Tuesday, April 30, 2013

Jana's Tea Time Linens

I have been busy embroidering and constructing a first communion dress as a gift for a former student.  I'll be able to share the dress later this week but I wanted to share these darling linens with you.  None of them were embroidered by me and most are vintage linens found in antique shops in Georgia.  They belong to my sweet friend Jana.  The red work on the left in the photo above is similar to designs republished in a book by EllynAnne Geisel called The Kitchen Linens Book.  Isn't it charming?  The one on the right is more recent.  I believe it was embroidered for Jana by another friend of hers.

The bluebird with the kettle below is a vintage design you can find on the web where people scan vintage (out of copyright) patterns to save for posterity and to share.  There is a whole group of these wonderful ladies on Flicker ensuring that these precious designs aren't lost forever.

 This last one is just too cute with the basket of cherries spilling into the pot to make jam or jelly.
Have a wonderful day!  Do something that makes you happy!  Have more fun!

Sunday, April 28, 2013

Sydney's Blue Birds

 Isn't that outfit just adorable?  It was not made by me.  It was made by Kathy Berry, a dear friend of my dear friend Jana, for her only granddaughter.  The whole ensemble is just beautiful!  The sun bonnet ties with fabric ties under the chin and has ribbon in a casing in the back to draw it to size.  There are hand embroidered flowers all along the outside of the brim.  Please notice the little matching beach pail.  Yes!  Kathy made that to match the ensemble, too!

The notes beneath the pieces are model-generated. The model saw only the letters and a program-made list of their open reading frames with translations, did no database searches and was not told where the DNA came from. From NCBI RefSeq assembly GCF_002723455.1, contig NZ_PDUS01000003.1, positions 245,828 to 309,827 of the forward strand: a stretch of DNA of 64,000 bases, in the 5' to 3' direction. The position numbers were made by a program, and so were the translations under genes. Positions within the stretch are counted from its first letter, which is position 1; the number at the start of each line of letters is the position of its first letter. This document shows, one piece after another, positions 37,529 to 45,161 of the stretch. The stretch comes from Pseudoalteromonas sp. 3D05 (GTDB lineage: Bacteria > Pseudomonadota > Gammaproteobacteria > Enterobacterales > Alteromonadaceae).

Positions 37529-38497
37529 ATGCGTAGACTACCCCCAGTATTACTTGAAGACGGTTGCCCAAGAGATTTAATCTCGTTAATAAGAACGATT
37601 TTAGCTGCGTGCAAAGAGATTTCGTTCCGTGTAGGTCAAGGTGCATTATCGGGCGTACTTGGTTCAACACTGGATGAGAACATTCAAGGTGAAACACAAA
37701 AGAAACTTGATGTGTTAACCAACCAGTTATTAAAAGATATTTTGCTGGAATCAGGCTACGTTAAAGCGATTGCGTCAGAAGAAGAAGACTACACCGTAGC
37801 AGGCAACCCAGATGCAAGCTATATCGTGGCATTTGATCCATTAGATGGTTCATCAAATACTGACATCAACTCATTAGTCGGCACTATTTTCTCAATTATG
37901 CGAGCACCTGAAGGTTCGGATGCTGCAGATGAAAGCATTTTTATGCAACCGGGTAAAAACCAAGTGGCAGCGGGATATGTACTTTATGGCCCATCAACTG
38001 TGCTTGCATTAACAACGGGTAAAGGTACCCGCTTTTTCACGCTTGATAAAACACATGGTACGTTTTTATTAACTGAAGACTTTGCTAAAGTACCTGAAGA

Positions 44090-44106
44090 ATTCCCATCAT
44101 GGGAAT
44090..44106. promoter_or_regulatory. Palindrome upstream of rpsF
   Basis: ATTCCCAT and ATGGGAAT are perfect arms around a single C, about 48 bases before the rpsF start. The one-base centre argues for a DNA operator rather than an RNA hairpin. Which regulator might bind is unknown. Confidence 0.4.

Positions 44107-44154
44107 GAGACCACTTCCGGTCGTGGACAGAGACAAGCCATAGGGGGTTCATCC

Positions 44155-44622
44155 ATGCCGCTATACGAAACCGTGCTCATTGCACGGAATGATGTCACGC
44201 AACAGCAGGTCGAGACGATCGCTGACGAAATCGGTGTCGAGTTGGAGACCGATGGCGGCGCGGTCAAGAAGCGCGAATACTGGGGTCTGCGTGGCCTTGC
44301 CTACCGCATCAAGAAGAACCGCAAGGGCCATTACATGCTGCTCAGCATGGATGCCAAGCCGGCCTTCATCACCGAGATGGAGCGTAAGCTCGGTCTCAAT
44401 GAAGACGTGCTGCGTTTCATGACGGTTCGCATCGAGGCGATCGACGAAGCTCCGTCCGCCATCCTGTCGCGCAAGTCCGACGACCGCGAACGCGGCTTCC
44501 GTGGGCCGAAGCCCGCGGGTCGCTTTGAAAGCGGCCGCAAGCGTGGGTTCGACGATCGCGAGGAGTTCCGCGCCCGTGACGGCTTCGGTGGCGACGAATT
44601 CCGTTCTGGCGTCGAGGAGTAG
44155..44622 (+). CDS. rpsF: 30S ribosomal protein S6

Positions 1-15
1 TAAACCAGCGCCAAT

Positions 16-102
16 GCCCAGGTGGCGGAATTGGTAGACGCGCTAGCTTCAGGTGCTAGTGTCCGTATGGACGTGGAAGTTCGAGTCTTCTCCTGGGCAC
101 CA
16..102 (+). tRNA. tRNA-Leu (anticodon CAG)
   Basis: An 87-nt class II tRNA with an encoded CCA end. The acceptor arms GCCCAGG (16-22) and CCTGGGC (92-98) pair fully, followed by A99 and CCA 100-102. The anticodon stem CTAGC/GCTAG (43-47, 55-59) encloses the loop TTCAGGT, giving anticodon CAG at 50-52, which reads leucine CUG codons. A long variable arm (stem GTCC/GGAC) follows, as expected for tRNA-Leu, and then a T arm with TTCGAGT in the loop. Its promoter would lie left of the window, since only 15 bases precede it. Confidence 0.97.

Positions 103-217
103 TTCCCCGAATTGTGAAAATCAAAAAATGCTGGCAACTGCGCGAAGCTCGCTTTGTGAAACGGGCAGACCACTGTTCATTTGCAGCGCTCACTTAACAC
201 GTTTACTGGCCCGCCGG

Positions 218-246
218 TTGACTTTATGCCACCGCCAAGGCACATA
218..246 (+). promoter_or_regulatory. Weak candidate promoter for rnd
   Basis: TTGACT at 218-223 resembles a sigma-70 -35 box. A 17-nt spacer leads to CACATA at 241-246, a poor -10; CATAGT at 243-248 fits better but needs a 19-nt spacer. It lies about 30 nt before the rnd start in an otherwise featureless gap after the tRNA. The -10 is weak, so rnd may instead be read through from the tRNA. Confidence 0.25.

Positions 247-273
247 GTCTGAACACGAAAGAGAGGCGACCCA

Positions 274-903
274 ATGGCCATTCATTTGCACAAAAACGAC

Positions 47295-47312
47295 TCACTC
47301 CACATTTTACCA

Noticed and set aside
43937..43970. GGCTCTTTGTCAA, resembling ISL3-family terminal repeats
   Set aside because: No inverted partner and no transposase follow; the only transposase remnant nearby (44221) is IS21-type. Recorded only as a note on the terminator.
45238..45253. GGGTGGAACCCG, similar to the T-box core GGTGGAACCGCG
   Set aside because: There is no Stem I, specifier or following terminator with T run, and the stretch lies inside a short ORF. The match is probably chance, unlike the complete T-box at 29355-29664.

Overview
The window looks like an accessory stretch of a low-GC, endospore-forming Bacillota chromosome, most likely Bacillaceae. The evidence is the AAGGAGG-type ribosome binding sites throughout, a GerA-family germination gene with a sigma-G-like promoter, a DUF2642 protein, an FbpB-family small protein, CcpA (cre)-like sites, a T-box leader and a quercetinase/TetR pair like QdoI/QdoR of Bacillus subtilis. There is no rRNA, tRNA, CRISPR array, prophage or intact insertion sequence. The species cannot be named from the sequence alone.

Kathy used a floral cotton print with lots of flowers and butterflies and then coordinated the embroidery of the sunsuit bodice to match.  The floral spray is her own design.  I tried to enlarge the photo I have in the next picture.  It is not as clear as I would like.  The embroidery is really stunning.  Check out the wooden hanger.  You guessed it!  Kathy made that, too!

 The vintage pattern in the next picture is the one Kathy used for the sunsuit and bonnet.    It's charming and quite old.  It was published in the earlier 1940's and sold for .25 cents.   When people were making only an average of  $16-30 dollars a week, the $.25 wasn't the deal we would think it was.  Minimum wage in 1945 was just .40 cents per hour!  A forty hour week would bring in just $16!  ( When my dad proposed to my mother in 1950, she said that they had to wait until he made $50 a week to get married!  They were married in 1951.)

 The following pattern is one you can purchase today from Wendy Schoen Design and from many online heirloom sewing shops.  It is obviously a remake of the pattern above with lovely added heirloom techniques (lace work, applique, embroidery).  It comes with  sizes 1-6.  I have this pattern and plan on making some cute little sunsuits to add to my grandmother's hope chest!